It’s two days until the ME begins (on Saturday), which is kind of hard to believe. Meanwhile, there are still a handful of bracelets to be won between now and then. In fact, the last of the prelims carry over into the Main Event, including Event No. 59, the $1,000 buy-in tourney on which I’m currently reporting and which I’ll be seeing through until it concludes on Sunday.
Like last year, I came in a little before the halfway mark of the Series this time, as opposed to being here the entire seven-and-a-half weeks like I did from 2008-2010. For whatever reason, it feels like these last two-plus weeks have simply flown by this time.
Could be I’m working more often this year, which tends to make the time seem to pass more quickly. Or perhaps the Big One for One Drop coming along and eclipsing everything the way it did sort of skewed the whole WSOP in a weird way, making it harder to pay as much attention to the smaller events and thus recognize all of the other stories that are playing out.
I mentioned yesterday how I’d done an interview in which I was asked questions about WSOP history. One of the last questions concerned where the WSOP was heading. You know, something along the lines of what should we expect over the next decade for the WSOP.
Ten years from now the WSOP will have been going on for more than a half-century. It has had such a crazy, unpredictable narrative already, and I imagine ten years from now the story will become even wilder.
I answered the question by saying there were probably a couple of primary trends or defining characteristics we might be talking about when we look back on the 2010s.
One I was more sure about than the other, namely, the further expansion of the WSOP brand to places other than Las Vegas, something that began with WSOP Europe, will continue in 2013 with WSOP Asia Pacific, and I imagine proceed even further from there.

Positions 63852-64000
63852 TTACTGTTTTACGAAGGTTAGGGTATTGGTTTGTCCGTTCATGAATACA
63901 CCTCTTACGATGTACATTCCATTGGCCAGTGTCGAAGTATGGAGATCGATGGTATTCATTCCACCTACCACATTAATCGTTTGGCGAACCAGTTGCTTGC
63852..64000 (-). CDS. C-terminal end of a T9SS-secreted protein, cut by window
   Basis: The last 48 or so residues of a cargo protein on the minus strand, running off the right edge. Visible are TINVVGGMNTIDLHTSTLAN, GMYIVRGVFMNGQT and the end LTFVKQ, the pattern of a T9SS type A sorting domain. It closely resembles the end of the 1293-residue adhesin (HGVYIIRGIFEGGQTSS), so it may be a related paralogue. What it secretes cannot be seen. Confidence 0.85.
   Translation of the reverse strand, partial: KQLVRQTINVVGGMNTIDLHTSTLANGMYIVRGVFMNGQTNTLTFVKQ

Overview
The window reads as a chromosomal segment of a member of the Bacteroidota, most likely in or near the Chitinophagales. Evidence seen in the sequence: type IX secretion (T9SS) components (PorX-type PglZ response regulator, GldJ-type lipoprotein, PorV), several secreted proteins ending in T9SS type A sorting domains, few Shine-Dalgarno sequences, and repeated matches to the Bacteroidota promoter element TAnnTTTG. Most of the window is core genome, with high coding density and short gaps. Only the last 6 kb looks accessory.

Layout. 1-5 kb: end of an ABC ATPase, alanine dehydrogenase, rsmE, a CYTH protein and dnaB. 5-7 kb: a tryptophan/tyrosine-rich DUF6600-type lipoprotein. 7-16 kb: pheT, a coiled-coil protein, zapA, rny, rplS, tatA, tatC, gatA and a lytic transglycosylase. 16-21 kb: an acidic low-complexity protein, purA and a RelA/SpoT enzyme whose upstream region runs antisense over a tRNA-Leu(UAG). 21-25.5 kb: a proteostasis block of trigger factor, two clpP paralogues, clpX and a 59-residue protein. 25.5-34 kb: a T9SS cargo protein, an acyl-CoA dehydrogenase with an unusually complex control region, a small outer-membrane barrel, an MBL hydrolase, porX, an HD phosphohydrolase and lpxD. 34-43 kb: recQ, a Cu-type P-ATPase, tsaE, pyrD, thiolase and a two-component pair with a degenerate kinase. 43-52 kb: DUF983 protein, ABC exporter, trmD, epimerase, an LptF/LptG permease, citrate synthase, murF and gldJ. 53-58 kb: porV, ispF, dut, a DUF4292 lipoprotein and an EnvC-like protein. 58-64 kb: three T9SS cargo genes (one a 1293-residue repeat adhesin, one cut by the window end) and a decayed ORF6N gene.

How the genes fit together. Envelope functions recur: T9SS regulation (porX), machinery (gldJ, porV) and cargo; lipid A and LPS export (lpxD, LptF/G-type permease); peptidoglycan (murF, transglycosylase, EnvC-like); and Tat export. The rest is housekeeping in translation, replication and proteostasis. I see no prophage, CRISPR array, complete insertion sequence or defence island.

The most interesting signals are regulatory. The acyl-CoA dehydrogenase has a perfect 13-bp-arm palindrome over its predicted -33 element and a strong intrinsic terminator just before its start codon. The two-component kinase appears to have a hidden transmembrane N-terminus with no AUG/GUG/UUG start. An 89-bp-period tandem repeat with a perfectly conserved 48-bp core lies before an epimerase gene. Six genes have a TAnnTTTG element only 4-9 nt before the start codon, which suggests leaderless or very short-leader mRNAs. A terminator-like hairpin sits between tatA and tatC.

The other I couched inside of lots of qualifiers when answering. Basically I suggested that should online poker get licensed and regulated in the U.S., the WSOP will no doubt get in on that, too, and thus make the online game an even more integral part of the Series. I talked about online satellites as well as the possibility of an online bracelet event being part of that possible future.
A hard question to answer, though. A real challenge to one’s ability to think “big picture.”
I’ve discussed this topic before in past years, but coming out and reporting on the WSOP for PokerNews the way I have done makes it difficult at times to have any sort of larger perspective on what is happening here. I lock in on a single event, and a lot of times (say on a Day 1) am only really tracking small bits and pieces of that tournament. Focusing on details -- e.g., particular hands -- obviously makes it challenging to see how those details fit within larger narratives, say, of the event as a whole, or of the Series, or of WSOP history, broadly speaking.
That said, I find a lot of value in spending time focusing so closely on the specifics. I feel a lot more qualified to answer questions about the history of the World Series of Poker from having had the experience of covering particular events in this way via a series of “close-ups” in which I watch particular hands, observe individual player’s fortunes rise and fall, and see how a starting field gets smaller and smaller to become a final table and then produce a winner.
The tunnel-vision thing can be disorienting, for sure. Makes it hard to know what the hell is going on elsewhere at the WSOP, let alone in the world at large. For example, I’m aware Ray Bitar has been arrested, and that Full Tilt Poker is being characterized as a “Ponzi scheme” all over again. But it probably won’t be until after the Series that I’ll be able to see beyond the hands and specifics of the present to consider that or anything else.
But that’s okay. I like focusing on these details. The concrete. And from them building larger ideas about the WSOP. Or poker in general. Or, you know, the real “big picture” (in which poker is just a part).